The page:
Our soldiers are the 'bomb' and Al-Shabaab are aware, says governor

Thursday February 25 2016

Mourners during a funeral service for Senior Private Joshua Munyoki Charles, a KDF soldier from Kitui County on February 25, 2016. He was was killed in an Al-Shabaab attack in El-Adde, Somalia, on January 15. PHOTO | THOMAS WAITA |NATION MEDIA GROUP

Mourners during a funeral service for Senior Private Joshua Munyoki Charles, a KDF soldier from Kitui County on February 25, 2016. He was was killed in an Al-Shabaab attack in El-Adde, Somalia, on January 15. PHOTO | THOMAS WAITA |NATION MEDIA GROUP  

By THOMAS WAITA
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Attacks by Al-Shabaab will not stop the Kenya Defence Forces (KDF) and Kenyans in fighting terrorism, Kitui Governor Julius Malombe has said.

Speaking on Thursday during the burial of Joshua Munyoki Charles, a KDF soldier who was killed in the El Adde attack, Mr Malombe said Kenyans have not lost faith in the forces’ ability to defend the country.

He opined it would be shameful and cowardice for the country to draw back its offensive against Al-Shabaab inside Somalia.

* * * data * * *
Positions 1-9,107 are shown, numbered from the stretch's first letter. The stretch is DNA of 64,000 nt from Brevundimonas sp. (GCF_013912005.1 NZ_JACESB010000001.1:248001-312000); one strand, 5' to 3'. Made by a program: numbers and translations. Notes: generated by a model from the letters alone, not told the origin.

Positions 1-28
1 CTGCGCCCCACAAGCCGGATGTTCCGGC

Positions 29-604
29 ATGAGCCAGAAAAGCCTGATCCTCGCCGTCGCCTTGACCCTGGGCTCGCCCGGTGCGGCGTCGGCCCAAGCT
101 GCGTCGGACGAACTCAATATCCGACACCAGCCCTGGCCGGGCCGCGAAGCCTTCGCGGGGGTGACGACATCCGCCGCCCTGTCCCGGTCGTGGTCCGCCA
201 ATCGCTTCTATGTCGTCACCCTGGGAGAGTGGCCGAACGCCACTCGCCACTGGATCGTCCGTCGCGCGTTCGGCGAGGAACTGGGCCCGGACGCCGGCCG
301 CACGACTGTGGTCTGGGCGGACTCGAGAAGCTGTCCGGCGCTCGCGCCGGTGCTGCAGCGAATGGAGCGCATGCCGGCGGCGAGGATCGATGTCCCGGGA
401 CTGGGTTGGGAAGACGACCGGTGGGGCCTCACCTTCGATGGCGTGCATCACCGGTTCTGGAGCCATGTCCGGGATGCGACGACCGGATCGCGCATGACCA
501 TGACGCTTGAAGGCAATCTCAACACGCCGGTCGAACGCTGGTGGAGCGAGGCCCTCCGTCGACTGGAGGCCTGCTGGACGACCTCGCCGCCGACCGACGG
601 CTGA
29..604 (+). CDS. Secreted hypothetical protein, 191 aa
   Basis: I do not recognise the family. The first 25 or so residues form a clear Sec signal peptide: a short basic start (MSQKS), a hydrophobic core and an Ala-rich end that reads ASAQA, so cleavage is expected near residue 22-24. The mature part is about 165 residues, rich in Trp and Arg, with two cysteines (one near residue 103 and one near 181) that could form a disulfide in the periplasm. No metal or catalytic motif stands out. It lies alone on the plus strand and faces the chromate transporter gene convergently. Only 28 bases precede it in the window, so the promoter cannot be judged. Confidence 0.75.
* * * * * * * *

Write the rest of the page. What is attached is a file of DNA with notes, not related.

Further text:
Senior Private Munyoki died alongside a yet-to-be-confirmed number of soldiers who lost their lives when Al-Shabaab attacked their military camp in El-Adde, Somalia, on January 15. He was buried at his father’s home in Kwa Ngindu location, Kitui Central.

“Our losses should back-up Kenya’s determination to move forward with its anti-terror mission in an endeavour to defeat the Al-Shabaab and keep the citizens safe and panic-free.

“I believe the state plans to recall our soldiers in the Amisom only after the enemy has been wiped out and our border secured,” said Malombe.

The Governor lauded the national government for increased investment toward matters of state security and suggested lobbying the international community for extra military assistance to put an end to cases of terror attack in Kenya.

His sentiments were echoed by Kitui Central MP Makali Mulu who as well urged the state to consider putting up a monument in honour of the fallen soldiers.

“They paid the ultimate price while defending their country and erecting a monument with their names inscribed on it would be the best possible way to honour their salient loyalty and patriotism to this nation,” said the legislator.

Munyoki, 24, joined the Kenya Armed Forces in 2013 and received training at the Recruit Training School (RTS) in Eldoret before he was posted to the 9th Kenya Rifles Battalion.

He served for one year in Mandera counter-insurgency operation before joining Amisom, where he met his untimely death, at the start of 2016.

Hundreds of mourners joined family and colleagues of the deceased to bid their final farewell to the slain young soldier.

His KDF colleagues eulogised him as a loyal, courageous and patriotic soldier who put his life on the line to protect his beloved country.